mother Tweed, including his personal recollections of those
worthies, to which he would invite the attention of the
In response, Mr. Walker read the following paper :
Mr. Chairman, Ladies, and Gentlemen:
Who of us has not looked forward to this
gathering of the Tweed family with pleasurable
emotions? Nearly every member of each branch
of this family is present.
Anticipating that such would be the fact, the
thought has occurred to me that a brief sketch
of our worthy ancestors would not only be re-
garded with interest, but serve, in a measure, to
perpetuate the names and memories of those
for whom we all cherish so much affection.
Perhaps it may also give the rising generation
something, in a semi-historical way, that will not
be easily forgotten.
With these ideas and these reflections, I have
collated such facts and incidents as my some-
what limited resources have afforded, and, with
your permission, will now submit the same for
Although, so far as I have been able to learn,
this branch of our ancestors made no claim to a
strictly English lineage, they were, as certainly
the oldest of us know, most excellent and exem-
plary specimens of good, old-fashioned New
England people. Pure and simple in their hab-
its, firm and zealous in their religious notions,
rigid in their ideas of living up to the golden
rule, and looking upon that station in life in
which it pleased God to place them as the one
in which they were best fitted to serve Him,
this eminently worthy couple, although without
assuming any unusual degree of mental culture,
were happy in themselves, happy in their fam-
ilies, and lived to a ripe old age. They died as
they had lived, in the hope of a full fruition of
the joys which they believed await those who
walk humbly, and follow faithfully those pre-
cepts which are recognized as the true attributes
which lead to immortal life.
James Tweed, son of James Tweed, was born
in Burlington, Mass., on the 19th of May, 177 1,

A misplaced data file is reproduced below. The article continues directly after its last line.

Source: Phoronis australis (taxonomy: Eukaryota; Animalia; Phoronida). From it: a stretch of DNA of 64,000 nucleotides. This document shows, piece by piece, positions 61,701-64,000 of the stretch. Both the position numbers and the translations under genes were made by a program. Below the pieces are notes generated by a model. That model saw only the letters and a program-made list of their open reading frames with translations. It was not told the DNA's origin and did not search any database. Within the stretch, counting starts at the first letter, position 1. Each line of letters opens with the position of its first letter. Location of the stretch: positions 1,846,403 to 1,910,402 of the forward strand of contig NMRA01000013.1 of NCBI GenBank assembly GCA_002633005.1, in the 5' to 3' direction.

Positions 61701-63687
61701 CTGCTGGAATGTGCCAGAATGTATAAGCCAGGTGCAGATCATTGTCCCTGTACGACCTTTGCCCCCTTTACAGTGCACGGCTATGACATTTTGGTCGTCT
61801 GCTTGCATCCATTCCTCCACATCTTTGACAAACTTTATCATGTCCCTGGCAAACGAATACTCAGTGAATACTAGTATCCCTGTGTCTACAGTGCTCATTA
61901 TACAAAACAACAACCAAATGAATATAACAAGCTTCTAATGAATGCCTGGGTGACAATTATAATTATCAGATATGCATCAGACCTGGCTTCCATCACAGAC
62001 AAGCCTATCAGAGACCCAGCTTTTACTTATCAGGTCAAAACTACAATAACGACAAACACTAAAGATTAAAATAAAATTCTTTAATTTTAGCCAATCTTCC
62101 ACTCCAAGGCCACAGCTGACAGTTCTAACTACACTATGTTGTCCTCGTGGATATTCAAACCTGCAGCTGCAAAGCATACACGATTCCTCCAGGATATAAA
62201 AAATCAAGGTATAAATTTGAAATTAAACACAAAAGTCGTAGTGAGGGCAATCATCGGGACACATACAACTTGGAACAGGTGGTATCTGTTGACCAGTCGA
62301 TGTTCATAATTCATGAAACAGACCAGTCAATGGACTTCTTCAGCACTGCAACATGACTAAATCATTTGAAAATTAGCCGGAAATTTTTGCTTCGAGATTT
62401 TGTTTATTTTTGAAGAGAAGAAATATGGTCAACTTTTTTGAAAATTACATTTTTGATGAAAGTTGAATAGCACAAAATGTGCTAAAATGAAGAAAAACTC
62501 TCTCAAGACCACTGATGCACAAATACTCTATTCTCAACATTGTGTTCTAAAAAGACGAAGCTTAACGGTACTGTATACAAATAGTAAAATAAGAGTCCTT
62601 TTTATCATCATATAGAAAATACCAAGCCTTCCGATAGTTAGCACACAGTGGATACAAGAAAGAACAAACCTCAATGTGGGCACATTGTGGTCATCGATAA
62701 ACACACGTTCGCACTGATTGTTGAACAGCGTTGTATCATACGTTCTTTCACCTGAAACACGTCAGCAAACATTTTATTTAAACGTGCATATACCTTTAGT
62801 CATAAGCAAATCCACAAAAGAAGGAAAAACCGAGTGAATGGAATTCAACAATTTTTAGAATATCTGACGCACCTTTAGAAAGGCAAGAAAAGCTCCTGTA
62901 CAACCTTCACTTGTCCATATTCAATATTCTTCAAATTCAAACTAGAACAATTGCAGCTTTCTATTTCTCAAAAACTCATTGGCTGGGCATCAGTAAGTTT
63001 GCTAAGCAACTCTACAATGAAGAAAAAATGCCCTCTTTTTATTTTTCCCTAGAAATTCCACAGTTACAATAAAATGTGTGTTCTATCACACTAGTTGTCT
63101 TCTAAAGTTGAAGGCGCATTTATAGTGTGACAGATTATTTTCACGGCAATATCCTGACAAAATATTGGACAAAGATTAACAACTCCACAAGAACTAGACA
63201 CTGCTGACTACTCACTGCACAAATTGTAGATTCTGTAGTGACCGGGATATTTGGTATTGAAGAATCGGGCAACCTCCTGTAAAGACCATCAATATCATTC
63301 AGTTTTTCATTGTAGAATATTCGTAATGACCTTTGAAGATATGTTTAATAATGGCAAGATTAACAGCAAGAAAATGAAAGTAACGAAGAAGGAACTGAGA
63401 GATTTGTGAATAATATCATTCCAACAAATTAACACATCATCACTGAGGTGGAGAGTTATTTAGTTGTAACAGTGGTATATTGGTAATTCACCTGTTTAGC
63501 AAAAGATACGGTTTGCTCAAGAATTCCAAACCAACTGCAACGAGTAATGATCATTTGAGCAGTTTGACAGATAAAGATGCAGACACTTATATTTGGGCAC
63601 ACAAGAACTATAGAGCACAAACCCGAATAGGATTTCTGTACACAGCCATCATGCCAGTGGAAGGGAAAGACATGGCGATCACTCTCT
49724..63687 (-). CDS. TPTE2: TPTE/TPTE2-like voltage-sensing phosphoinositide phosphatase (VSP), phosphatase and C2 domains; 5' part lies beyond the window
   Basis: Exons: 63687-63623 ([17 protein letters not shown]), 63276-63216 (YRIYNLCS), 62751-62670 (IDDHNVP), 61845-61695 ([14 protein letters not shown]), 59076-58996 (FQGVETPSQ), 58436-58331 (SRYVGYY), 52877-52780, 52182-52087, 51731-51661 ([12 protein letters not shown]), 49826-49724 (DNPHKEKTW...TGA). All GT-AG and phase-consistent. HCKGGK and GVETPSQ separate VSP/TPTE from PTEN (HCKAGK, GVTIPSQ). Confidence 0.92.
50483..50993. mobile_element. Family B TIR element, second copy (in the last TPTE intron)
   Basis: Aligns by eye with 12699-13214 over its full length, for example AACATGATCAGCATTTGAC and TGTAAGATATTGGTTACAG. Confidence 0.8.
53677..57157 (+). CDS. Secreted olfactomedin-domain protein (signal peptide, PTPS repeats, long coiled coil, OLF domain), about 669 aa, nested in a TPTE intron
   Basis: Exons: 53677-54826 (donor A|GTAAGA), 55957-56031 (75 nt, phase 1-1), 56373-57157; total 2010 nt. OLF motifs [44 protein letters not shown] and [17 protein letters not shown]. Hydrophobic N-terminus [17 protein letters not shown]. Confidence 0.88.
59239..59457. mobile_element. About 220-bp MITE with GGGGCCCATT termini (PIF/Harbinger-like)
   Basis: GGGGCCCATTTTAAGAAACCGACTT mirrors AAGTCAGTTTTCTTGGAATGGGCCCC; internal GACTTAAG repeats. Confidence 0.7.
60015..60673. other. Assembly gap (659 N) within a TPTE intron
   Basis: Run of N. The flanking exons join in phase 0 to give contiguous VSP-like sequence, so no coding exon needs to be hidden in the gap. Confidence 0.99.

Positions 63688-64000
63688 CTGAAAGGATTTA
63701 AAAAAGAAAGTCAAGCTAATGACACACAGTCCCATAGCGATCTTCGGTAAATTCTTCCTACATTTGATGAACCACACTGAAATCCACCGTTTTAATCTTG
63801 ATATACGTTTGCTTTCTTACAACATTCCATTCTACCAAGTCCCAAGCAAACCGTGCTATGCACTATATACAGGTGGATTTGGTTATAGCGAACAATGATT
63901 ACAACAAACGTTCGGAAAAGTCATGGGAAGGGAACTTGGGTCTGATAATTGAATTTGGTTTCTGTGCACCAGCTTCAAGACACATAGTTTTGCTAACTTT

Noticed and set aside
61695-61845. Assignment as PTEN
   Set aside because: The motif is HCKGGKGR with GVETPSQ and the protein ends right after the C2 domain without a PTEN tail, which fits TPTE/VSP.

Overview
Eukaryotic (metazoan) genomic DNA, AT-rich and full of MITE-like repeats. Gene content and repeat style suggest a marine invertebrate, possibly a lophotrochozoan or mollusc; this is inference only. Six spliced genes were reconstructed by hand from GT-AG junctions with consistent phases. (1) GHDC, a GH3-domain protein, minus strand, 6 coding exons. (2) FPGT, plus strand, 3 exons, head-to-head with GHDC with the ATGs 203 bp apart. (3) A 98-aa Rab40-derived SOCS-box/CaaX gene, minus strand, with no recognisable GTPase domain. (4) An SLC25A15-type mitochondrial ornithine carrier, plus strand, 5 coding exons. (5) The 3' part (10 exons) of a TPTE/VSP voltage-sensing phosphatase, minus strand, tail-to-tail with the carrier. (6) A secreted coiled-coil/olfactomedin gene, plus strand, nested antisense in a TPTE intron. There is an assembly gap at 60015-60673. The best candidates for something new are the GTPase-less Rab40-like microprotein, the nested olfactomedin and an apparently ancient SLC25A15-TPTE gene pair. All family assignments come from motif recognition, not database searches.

and passed the earliest years of his life on a
farm in that place, presumably receiving only
the limited education which the district schools
of those days afforded. When quite a lad,
James left the paternal roof, doubtless to seek
his fortune, and strayed away, not into the wilds
of the far west, but into the adjoining town of
Wilmington, a place much more vivid in my
early mind for the recollections of its hop-fields
than for its commercial industries, and, as the
saying then was, James "went out to work."
His first engagement was with Major Jaquith,
on what was later and perhaps is now known as
the Sewall Buck Farm.
How easy it is to picture this young man, full
of courage and hope, and perhaps looking for-
ward with ambition to the grand rounding up of
his manhood, at the rate of "ten dollars a month
and found;" building castles of future wealth,
and of the time when he, too, would be possessed
of that goodly heritage of those days — a farm
and a family of his own. How well his hopes
were realized will be presently seen, for when
yet quite a young man he purchased the old
"Tweed homestead," as some of us remember it,
although now, as it has been for years, the prop-
erty of that estimable gentleman, Levi Manning.
While James was pursuing his vocation as a
farmer, in the employ of Major Jaquith, there
came into the family, by one of those happy
coincidences peculiar to New England life, a
sprightly young miss, who had been engaged
through friends of the family to take the posi-
tion of house-girl or domestic in Mr. Jaquith's
family. Her name was Sally Gibson, and the
place of her nativity was Lunenburg, Mass.
While James, therefore, was pursuing his avoca-
tion on the farm, Sally, no doubt, was equally
active in her household duties and, as we can
easily imagine, in bearing the burdens which
devolved both upon the male and female mem-
bers of the household. Who of us cannot real-
ize the feelings of excitement which may have
pervaded these young hearts, which beat in
sympathy, even in a cow-yard when the milking
time arrived, and who has not seen a stream of
the lacteal fluid aimed squarely at the head of a
near friend, to call attention to the fact that there
was not only milk in the flowing pail, but also
the "milk of human kindness" running to over-
flowing in the hearts of these young people?
Imagine this young Lothario seated on a three-
legged milking-stool, and Sally hiding her
blushes beneath the ample folds of an old-fash-
ioned yet immaculate sugar scooped sun bonnet
— one of the feminine "field pieces" of those
days — and how easily do we see the budding
of "Love's young dream," which so naturally
ripened into a true and lasting affection.
At any rate, it was on this farm of which we
speak that the alliance was formed between
James Tweed and Sally Gibson, and which
finally culminated in their marriage in the year
Notwithstanding that Sally Gibson proved to